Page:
Many of you will have read about this rather controversial case, where an estranged daughter was awarded ?50,000 out of her mother?s ?485,000 estate. The mother had left the whole estate to charity, who appealed the fact that the daughter was given anything at all and that the Will should have been upheld. The daughter then cross-appealed claiming it wasn?t enough… well, she lost the appeal a couple of weeks ago.
In the first instance the Court held that the mother had failed to make ?reasonable financial provision? for her daughter and awarded the ?50,000, about 10% of the estate. This in the knowledge that the daughter had remained estranged since leaving home aged seventeen, she and her husband and their family lived in housing association accommodation and were heavily dependent on State Benefits. In fact she did not work and they were struggling as a family.
The daughter?s appeal was on the basis that ?reasonable? would equate to sufficient a sum to re-house her, which would be about half of the estate because any less than this would simply lead to a reduction in her State Benefits so she would be no better off.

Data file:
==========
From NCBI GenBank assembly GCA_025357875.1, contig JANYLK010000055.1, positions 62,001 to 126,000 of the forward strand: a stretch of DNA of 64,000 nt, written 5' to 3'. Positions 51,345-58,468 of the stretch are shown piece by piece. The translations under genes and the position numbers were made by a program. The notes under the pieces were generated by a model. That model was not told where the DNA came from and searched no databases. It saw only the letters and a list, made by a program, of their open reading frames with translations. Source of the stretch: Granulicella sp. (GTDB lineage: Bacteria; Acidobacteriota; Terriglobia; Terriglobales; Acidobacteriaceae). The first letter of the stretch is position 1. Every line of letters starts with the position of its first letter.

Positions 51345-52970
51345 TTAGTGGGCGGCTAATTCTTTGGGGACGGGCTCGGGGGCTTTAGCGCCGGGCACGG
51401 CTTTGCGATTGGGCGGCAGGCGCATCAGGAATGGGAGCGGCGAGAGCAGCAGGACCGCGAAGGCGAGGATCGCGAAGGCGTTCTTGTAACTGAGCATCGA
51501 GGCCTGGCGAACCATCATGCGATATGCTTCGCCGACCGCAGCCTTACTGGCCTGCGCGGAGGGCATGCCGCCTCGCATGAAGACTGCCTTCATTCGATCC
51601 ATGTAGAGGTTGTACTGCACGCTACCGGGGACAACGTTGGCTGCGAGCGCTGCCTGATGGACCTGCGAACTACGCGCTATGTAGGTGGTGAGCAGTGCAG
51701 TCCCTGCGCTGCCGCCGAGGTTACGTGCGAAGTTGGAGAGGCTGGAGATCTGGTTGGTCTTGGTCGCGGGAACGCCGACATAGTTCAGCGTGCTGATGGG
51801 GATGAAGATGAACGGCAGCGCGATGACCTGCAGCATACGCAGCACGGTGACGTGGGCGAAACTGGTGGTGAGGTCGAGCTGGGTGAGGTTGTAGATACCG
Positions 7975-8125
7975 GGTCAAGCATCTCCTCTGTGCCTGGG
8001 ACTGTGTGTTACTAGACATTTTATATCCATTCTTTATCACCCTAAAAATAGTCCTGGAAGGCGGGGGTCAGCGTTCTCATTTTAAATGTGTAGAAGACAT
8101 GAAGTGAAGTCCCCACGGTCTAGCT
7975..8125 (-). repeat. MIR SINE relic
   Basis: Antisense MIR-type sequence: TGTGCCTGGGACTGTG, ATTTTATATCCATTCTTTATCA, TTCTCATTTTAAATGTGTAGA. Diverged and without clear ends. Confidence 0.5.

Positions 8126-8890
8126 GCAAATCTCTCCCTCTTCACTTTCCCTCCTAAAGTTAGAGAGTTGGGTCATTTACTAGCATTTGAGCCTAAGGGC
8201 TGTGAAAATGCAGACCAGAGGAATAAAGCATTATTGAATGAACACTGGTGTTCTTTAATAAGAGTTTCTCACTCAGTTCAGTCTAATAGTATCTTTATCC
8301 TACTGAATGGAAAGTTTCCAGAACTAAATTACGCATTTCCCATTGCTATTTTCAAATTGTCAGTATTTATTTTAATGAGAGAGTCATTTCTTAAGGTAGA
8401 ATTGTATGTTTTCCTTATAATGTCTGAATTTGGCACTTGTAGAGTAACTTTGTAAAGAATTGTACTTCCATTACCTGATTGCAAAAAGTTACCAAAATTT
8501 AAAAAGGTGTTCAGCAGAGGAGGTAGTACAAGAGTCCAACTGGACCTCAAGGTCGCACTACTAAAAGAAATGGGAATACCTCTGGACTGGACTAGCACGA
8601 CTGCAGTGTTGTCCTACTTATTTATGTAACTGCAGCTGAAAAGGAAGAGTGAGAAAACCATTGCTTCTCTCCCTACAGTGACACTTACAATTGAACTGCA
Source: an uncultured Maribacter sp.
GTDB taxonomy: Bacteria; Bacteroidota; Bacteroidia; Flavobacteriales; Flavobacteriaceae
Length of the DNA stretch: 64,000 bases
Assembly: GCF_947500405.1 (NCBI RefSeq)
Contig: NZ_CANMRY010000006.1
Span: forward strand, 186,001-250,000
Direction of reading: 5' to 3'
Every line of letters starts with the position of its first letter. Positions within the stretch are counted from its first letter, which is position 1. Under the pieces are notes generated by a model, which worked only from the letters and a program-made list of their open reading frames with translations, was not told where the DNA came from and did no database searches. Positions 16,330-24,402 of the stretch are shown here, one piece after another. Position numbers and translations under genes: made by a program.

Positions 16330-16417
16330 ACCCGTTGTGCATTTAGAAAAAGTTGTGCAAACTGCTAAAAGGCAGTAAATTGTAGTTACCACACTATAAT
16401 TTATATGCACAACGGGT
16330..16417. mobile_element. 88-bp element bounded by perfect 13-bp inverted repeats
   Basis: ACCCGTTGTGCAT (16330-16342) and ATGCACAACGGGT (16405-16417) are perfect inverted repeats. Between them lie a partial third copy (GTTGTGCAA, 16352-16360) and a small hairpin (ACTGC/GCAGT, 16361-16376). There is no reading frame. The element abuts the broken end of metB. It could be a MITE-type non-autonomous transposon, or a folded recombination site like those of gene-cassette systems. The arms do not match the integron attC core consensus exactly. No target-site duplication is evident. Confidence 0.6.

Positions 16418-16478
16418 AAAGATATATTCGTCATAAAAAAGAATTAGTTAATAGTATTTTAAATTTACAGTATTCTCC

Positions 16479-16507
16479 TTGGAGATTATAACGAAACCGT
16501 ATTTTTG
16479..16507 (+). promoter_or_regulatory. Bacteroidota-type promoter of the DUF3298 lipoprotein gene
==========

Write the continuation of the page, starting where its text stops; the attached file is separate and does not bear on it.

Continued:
The appeal judge had to take into account that the daughter had had no real expectation from her mother?s estate in arriving at the final decision, and so this result reaffirms that whilst an adult child may think they have a good case to lodge an appropriate claim, they should think twice before committing time, money and energy for such little personal gain.
When writing your Will, it is always worth considering if an adult child could bring a claim in the future, and working out ways of heading off such a challenge early. Anyone with a just cause can use the Inheritance (Provision?for?Family?and?Dependants)?Act 1975 but there is crucially a six month limitation date after the grant of probate date in which to make a claim.
If any of this concerns you and you would like experienced professional advice, please get in touch.